Bob Crow – loved by his members, feared by his enemies
Tribute to the RMT leader by Peter Arkell
Bob Crow, leader of the transport union the RMT who died today tragically at the age of just 52, was a household name because he actually put his words into action, which is more than can be said of most trade union leaders.
Tributes to his tough and principled leadership poured in from all sides including even from the Tory mayor of London Boris Johnson. One fellow union leader remarked that Crow would have laughed to hear the tributes from these top Tories whom he had been fighting all his life.
The truth is that the RMT had been a thorn in the side of both Tory and Labour governments, and their parties, since Crow was elected leader of the RMT in 2002. The membership of the union increased from 53,000 to over 80,000 during those 12 years, and he welcomed seafarers and cleaners into the RMT. As a result the train and tube drivers are the only working class people in London with jobs where pay, pensions and conditions are better now than they were 25 years ago.
In the recent dispute and strike over the planned closure of all ticket offices on the London Underground, he managed to win the support of a large section of the travelling public for the union’s position through his patient explanation of the real issues at stake, including that of safety. While Johnson and the Tory press accused him of “holding the country to ransom”, he stuck to the facts. This was a big factor in the tactical retreat forced onto TFL and the mayor.
Crow’s first job, as an apprentice track worker on the London Underground, was during a time when unions enjoyed great power and influence over the country. The Transport and General Workers Union had two million members. The engineering union was not far behind, and the miners had recently forced the Tory government of Edward Heath out of office.
All this changed with the economic crisis in the early 1980s, when the government of Margaret Thatcher was able to break the power of the unions with her policies of mass unemployment, the closure of much of the manufacturing industry, attacks on wages and tough laws against the unions. Crow, together with one or two other leaders, had understood that battles with employers and governments are not won by co-operating with their plans.
In 2004, the RMT disaffiliated from the Labour Party because the Blair government had refused to repeal the anti-union legislation or to moderate its antagonistic policies towards the working class in general. The union was in turn expelled by the party and the action provoked a huge furore, with Labour heavyweights wheeled out in front of the press to denounce the RMT and issue dire warnings that the union was consigning itself to the wilderness. How wrong these claims proved to be.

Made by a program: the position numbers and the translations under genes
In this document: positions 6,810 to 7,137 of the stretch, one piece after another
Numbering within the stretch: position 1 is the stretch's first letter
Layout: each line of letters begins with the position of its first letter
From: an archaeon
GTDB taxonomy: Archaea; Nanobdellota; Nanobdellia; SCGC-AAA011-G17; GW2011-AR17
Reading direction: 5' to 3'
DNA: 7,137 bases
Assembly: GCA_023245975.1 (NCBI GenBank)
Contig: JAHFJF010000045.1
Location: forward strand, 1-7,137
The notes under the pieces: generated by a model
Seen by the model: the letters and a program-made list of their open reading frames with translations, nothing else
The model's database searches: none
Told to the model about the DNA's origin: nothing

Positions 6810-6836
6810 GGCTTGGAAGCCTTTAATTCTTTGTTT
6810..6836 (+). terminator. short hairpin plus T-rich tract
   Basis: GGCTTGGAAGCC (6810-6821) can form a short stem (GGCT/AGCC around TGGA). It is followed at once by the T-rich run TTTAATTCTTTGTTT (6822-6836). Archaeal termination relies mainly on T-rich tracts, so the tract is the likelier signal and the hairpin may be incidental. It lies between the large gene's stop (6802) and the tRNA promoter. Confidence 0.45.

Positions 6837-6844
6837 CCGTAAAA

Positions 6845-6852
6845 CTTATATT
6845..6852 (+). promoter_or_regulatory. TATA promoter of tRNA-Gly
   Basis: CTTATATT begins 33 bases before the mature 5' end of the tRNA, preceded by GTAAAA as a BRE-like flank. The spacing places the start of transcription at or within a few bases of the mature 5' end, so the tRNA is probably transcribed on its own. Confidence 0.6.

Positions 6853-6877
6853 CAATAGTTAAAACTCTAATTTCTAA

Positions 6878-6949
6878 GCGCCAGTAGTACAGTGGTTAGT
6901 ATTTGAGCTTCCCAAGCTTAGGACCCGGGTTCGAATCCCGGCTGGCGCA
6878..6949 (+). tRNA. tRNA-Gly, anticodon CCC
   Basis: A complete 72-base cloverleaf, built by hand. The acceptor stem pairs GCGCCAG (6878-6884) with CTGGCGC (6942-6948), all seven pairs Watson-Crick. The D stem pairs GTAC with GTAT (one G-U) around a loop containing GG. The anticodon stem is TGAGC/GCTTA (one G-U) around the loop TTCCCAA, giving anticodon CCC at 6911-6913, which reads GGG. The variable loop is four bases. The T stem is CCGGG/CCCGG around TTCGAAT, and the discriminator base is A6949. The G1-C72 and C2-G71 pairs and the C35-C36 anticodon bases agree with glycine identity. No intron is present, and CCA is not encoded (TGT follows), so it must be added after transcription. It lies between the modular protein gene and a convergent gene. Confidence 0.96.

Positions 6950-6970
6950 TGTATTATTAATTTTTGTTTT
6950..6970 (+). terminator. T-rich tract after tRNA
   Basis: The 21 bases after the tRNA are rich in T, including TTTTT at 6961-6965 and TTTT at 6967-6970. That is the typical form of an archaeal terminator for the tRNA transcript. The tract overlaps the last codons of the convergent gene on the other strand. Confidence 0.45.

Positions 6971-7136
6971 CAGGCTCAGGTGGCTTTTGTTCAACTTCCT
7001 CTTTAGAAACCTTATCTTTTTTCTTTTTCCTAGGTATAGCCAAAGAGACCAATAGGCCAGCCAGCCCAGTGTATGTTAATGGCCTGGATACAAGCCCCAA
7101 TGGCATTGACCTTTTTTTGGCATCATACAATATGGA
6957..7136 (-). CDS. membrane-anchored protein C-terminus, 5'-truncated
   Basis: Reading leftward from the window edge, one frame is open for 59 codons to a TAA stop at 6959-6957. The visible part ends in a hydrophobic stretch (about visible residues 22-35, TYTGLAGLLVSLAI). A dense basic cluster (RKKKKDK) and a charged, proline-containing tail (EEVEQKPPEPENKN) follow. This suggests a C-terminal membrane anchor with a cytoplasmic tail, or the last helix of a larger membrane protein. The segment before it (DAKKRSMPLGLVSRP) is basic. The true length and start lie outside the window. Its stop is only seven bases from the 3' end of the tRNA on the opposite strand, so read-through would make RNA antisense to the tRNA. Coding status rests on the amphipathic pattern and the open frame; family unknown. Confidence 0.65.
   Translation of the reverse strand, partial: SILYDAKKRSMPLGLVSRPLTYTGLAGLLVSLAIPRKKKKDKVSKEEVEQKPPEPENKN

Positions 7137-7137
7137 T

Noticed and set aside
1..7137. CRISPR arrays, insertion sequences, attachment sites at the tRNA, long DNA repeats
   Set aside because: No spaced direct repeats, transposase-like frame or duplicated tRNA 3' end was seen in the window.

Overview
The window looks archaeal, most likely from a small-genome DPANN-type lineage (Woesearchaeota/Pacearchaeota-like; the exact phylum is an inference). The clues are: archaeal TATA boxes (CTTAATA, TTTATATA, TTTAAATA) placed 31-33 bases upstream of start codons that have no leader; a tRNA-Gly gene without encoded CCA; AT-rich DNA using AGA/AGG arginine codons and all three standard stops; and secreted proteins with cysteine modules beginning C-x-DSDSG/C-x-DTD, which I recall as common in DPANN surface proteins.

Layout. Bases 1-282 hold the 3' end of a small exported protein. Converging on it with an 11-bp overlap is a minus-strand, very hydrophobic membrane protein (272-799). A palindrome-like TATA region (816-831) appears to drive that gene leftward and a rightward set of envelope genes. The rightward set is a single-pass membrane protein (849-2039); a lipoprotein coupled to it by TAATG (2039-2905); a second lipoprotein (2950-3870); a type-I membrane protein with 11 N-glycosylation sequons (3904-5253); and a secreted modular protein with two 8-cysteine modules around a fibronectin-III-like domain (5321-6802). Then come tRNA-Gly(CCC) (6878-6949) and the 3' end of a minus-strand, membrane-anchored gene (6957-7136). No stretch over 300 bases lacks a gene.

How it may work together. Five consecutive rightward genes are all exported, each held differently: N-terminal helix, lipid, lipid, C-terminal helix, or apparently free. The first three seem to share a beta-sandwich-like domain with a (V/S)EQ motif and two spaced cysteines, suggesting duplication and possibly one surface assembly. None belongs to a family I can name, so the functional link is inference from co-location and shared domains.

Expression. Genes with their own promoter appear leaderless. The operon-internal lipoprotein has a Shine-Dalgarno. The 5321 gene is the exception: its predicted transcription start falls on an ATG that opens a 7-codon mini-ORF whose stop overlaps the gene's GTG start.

So the tribute today from Ed Miliband, Labour’s current leader, should be taken with a pinch of salt. Miliband noted that Crow was "loved and deeply respected by his members", adding: "He did what he was elected to do, was not afraid of controversy and was always out supporting his members across the country." Miliband, of course, was among those who condemned the RMT when it staged effective strikes.
Crow’s brother Richard said his brother believed in justice and looked after the people he was supposed to look after. “People moaned that he lived in a council house, that he never drove a car; he lived a life of the average guy in the street and that's a rare thing these days. When people have a high office in life they fall for the big trappings of flash cars and big hotels and big houses. But Bob wasn't like that, he was a genuine person of the people."
A committed Socialist, Crow spoke at rallies and meetings most weekends and was always in demand to support campaigns. He was a member of the Communist Party until 1995 when he joined Arthur Scargill’s Socialist Labour Party, but left while remaining an admirer of Scargill.
When he died he was not a member of any party. Crow had been involved in a series of campaigns and projects to find an alternative to Labour, all to no avail. He was also deeply internationalist, speaking out for the Palestinians and workers around the world, and a committed anti-racist.
Crow was a passionate supporter of Millwall Football Club whose fans chant: “No one likes us, we don’t care.” That about sums up Crow’s attitude to the political establishment and the employers. “Why won’t anybody like that stand up for me”, might well be the cry of ordinary people suffering under the austerity policies of this government. Crow’s act will be a hard one to follow.
12 March 2014